Thursday, November 30, 2006

In stable condition.

So, the weather? Yesterday, 80+ degrees. Warm and steamy.

Today? Heh. 35 degrees. And apparently steamy inside my apartment:


Not quite frost flowers, but a true indicator that winter has finally arrived here in Austin. Not just namby-pamby-fake-upper-50s-degree winter, but lo, the real thing.

The kind of thing we Texas knitters rejoice over, in fact! Bring out the wool! Here's a sweater I knit before I started this here blog:


It's the Not Just a Sweatshirt (or something like that) from The Yarn Girls Guide to Simple Knits, and it was my first big knitting splurge, because I knit it with Manos del Uruguay in my favorite color.

I love this's seen me through two Chicago holiday seasons, and is soft and cozy. The only problem has been the hood. A hood knitted in Manos, plus an I-cord with tassels, is pretty gosh-darned heavy. I finally decided to cut it off and recycle the yarn for something else. A hat? A bag? Who knows...I'm just happy that hunk of yarn ain't choking me anymore.

I cut it off with scissors rather than finding the ends and picking out the seams. The yarn's pretty well felted along the neckline now, so I took a deep breath and performed the surgery. I'm happy to report that the neckline's in stable condition, although I might do some single crochet to stabilize it a bit more along the back.

I just might wear it today. And also,maybe even my sockapaloooza socks...I'll have on the two wool knitted things I own! Yay, winter!

Sunday, November 26, 2006

Sunday morning project.

It doesn't take much to make me happy. I am deliriously happy with the results of this morning's sewing project.

new pillow

I finally got around to making a pillow out of the needlepoint I brought home from the flea market about two months ago. I had to find the right cozy fabric, and I finally settled on some navy blue bottomweight corduroy--I may have been better off with some home decorator fabric, but I couldn't find a color I liked. The corduroy I picked out has a little stretchiness to it, but I figured that would be OK since I would need to stuff a pillow form into the finished product.

I also tried my hand at sewing in some piping.


All in all, very pleased, except that I completely ignored the advice of my Sewing for Dummies book (aptly named for people like me, as it turns out), which says to cut the fabric to the size of the pillow form. That didn't seem right, so I cut a half inch seam allowance, and now. The pillow is a little baggy. Ah, well, I suppose I can always take out the pillow form and stuff it with loose stuffing.

That in the background there, in the first picture, is a Christmas cross-stitch kit I dug out the other day. (Holla, Nancy!) It would seem that, as my prospectus nears completion, my crafting has taken on an obsessive-compulsive dimension. you suppose there's a connection?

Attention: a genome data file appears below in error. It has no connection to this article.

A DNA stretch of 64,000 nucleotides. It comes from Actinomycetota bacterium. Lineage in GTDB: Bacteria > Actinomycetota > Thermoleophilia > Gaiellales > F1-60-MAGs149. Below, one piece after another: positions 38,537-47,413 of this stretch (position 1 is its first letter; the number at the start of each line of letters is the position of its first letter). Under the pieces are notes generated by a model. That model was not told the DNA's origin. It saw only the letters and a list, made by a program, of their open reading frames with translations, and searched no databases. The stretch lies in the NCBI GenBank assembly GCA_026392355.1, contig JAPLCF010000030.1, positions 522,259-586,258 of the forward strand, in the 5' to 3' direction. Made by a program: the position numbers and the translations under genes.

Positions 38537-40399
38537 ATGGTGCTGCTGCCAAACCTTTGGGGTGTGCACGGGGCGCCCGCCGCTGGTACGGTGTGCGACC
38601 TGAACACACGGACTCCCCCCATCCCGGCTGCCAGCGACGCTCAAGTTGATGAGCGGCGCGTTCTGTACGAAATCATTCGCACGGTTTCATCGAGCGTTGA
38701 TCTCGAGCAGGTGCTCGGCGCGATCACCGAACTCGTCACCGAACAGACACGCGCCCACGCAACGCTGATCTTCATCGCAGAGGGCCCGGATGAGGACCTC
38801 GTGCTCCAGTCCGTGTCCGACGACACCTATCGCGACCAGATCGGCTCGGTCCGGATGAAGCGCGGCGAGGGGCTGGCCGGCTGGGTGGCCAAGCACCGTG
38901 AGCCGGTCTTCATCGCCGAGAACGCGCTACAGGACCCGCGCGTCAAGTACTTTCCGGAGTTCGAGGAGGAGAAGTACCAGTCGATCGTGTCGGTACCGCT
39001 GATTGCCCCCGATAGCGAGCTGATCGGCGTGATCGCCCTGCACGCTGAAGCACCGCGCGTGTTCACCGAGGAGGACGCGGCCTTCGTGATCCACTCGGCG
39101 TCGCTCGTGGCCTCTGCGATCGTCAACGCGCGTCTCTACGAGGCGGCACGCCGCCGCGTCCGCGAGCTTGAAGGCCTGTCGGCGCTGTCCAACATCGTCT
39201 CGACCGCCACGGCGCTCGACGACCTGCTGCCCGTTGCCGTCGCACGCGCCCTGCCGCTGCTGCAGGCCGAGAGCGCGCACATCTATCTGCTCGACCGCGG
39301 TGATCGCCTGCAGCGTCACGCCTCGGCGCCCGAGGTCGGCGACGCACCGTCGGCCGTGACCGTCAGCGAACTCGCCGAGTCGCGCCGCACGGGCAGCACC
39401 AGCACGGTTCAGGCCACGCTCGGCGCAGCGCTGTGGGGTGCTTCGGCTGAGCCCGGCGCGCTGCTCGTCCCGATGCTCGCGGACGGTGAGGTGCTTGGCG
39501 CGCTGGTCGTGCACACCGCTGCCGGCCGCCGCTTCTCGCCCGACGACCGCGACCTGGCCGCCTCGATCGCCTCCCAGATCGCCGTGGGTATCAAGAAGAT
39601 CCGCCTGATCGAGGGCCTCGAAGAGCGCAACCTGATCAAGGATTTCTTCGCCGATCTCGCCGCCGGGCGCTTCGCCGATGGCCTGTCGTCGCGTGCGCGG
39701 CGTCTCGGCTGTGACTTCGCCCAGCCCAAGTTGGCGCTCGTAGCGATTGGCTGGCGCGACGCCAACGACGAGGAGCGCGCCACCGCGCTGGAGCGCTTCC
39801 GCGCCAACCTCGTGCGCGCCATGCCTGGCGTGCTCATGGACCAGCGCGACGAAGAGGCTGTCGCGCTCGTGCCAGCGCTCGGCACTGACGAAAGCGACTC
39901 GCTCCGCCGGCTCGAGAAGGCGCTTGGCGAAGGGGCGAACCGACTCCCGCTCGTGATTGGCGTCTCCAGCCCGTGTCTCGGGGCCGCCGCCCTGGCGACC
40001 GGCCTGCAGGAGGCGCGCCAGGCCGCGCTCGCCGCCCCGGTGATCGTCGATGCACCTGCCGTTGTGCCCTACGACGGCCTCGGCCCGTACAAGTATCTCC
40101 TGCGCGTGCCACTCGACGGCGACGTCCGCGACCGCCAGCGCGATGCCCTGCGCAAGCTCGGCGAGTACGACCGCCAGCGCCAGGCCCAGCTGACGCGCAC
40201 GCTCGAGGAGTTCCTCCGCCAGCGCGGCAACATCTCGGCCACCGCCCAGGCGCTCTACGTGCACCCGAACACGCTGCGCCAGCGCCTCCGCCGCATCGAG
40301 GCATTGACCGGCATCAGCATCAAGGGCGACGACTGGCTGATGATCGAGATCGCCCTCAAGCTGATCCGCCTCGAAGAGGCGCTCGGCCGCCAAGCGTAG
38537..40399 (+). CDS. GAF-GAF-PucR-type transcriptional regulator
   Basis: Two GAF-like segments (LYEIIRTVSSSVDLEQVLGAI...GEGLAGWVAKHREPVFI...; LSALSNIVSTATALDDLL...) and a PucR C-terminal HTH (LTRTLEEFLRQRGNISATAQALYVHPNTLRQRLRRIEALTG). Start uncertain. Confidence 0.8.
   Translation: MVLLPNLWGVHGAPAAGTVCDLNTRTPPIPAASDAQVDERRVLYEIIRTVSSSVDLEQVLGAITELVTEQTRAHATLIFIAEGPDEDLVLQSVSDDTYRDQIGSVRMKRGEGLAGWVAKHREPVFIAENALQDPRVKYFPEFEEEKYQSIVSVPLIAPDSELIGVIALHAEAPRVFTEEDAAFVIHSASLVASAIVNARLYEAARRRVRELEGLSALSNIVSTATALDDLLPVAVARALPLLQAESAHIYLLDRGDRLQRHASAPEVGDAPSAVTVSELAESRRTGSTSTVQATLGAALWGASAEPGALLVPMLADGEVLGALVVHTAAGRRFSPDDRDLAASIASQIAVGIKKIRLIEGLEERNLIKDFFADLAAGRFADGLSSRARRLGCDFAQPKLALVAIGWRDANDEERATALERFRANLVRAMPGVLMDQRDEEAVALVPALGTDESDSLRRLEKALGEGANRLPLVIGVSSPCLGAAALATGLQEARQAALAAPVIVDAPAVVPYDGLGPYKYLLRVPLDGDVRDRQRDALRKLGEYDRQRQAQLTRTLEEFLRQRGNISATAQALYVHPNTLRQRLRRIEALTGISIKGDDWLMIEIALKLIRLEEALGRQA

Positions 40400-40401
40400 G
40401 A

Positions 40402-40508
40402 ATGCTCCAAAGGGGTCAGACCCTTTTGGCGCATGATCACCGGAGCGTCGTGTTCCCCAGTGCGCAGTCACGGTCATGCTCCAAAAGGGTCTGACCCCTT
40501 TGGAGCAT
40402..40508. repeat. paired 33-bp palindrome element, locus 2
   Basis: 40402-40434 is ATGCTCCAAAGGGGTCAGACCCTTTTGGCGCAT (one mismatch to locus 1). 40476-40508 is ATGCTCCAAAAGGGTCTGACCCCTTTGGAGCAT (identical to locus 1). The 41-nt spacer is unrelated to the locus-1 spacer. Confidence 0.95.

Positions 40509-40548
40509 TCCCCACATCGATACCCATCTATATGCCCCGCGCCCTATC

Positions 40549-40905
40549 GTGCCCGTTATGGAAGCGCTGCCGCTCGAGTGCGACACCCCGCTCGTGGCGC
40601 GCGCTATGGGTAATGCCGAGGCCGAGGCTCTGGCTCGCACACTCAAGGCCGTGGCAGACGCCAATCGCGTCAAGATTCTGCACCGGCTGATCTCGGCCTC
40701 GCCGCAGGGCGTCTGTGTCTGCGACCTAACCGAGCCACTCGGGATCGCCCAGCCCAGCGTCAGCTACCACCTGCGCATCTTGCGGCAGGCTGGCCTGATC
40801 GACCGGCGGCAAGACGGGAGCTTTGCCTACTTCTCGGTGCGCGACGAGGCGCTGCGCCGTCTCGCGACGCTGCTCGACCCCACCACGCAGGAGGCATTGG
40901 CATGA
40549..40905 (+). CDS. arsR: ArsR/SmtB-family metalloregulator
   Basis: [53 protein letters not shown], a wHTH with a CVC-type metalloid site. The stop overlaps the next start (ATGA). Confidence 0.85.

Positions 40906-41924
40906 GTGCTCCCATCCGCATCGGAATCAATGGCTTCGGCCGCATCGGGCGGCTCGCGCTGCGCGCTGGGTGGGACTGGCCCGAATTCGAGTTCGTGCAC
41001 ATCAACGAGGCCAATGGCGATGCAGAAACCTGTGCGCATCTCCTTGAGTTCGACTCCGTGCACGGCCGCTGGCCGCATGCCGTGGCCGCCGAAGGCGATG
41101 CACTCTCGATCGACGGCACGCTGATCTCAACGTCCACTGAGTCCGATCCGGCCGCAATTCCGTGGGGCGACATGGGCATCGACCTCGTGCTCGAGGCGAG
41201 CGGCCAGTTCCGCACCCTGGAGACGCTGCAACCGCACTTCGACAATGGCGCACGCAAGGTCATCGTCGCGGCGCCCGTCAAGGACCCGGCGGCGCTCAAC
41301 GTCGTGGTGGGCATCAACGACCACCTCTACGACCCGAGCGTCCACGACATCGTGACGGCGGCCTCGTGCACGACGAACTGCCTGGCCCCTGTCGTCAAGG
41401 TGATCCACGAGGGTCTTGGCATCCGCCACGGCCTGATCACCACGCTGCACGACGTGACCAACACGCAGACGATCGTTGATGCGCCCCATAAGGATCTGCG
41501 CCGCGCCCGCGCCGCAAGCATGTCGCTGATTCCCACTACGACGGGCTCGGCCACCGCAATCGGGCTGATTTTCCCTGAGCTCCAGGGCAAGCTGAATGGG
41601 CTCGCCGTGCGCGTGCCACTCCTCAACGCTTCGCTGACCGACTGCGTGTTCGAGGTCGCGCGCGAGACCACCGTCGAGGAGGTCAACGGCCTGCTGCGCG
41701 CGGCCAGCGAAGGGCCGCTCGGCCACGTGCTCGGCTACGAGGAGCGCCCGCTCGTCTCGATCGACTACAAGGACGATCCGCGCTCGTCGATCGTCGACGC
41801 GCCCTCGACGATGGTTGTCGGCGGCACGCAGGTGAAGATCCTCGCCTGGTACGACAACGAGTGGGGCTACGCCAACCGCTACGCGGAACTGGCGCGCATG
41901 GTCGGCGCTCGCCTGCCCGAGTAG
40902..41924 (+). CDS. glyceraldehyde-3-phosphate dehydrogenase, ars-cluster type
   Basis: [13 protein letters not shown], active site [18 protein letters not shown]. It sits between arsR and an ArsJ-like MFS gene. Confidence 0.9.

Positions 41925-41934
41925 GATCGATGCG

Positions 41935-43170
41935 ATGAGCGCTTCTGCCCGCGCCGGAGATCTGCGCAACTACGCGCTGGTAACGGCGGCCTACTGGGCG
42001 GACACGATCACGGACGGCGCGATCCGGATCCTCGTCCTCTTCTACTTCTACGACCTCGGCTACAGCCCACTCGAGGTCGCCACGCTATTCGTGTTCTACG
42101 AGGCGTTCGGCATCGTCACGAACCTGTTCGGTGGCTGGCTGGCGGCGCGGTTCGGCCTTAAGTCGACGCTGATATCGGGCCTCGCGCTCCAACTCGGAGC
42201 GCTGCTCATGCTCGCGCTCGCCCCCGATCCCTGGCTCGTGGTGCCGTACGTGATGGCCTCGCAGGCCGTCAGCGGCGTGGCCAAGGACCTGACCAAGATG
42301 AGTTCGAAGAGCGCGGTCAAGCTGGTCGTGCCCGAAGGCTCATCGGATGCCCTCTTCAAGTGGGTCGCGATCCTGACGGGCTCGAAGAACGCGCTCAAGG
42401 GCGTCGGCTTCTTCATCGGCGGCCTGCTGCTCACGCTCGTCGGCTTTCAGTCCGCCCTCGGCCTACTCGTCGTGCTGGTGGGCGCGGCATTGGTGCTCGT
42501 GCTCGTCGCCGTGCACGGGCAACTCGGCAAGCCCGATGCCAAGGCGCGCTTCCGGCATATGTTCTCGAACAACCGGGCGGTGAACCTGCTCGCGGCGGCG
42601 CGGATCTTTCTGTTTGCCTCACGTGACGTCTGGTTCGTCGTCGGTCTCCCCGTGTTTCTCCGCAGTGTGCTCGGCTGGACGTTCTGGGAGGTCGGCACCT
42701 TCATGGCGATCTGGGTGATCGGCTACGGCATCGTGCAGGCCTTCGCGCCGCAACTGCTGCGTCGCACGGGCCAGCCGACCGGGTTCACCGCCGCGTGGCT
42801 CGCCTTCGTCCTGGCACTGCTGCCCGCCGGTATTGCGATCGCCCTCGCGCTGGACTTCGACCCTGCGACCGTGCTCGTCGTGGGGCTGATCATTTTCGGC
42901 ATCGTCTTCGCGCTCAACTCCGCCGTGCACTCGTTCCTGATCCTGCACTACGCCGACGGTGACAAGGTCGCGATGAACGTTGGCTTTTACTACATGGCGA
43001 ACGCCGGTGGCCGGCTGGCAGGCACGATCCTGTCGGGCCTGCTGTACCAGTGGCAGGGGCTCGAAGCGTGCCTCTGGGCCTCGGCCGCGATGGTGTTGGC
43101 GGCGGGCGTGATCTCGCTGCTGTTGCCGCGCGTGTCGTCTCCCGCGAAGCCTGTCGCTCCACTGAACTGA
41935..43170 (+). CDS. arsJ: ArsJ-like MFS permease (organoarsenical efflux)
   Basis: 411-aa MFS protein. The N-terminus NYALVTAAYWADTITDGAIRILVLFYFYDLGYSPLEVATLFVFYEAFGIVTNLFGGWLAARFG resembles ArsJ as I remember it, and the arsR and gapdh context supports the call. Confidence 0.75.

But as long as we're speaking of multiple craft endeavors, here's a questionnaire Nancy put together:

Are you multi-crafty?

Oh, hell yes. With a vengeance. I'm looking for new things to try all the time. Stenciling? Check! Card-making? Check! Sidewalk chalk drawing? Check check!

If so, what crafts do you do?

I knit and have tried crochet. I cross-stitch, and am learning to sew. I have dabbled in jewelry making. I love to draw, and would like to get better.

If not, which would you like to try?

See above. I would also love to learn how to decoupage.

Which do you consider your "main" craft?

Knitting, no question about it. Most of my craft dollars flow into yarn.

Do you ever feel guilty about the time you spend on one craft that you could/should be spending on another?

YES! Especially now as the holidays approach! Which is why every time I got near the sewing machine, I would think, but my mom's Christmas socks haven't made it past the first ankle...

At what point do you think a hobby becomes an obsession?

Um, when you look up and realize it's two in the afternoon and you haven't really showered or had breakfast because you've been working on a project. Wow...I need help.

Do you have any weird "craft" habits?

I don't know if this counts as weird, but I can't leave my LYS without making a complete tour of their inventory. Obsessive, yes. Weird...well, how many of you do this?

Are you ever hesitant to admit your love of "craft"?


Is your stash/tools listed in your will?

They probably will be. Or maybe I'll have my next of kin give it all away on the blog, first come, first served.

Your house is on fire (and you've already saved the kids/pets/family photos)...what "craft" item would you save? Remember, you have to be able to carry it out of the burning building.

I guess that would have to be my sewing machine. Most expensive item, easiest to carry.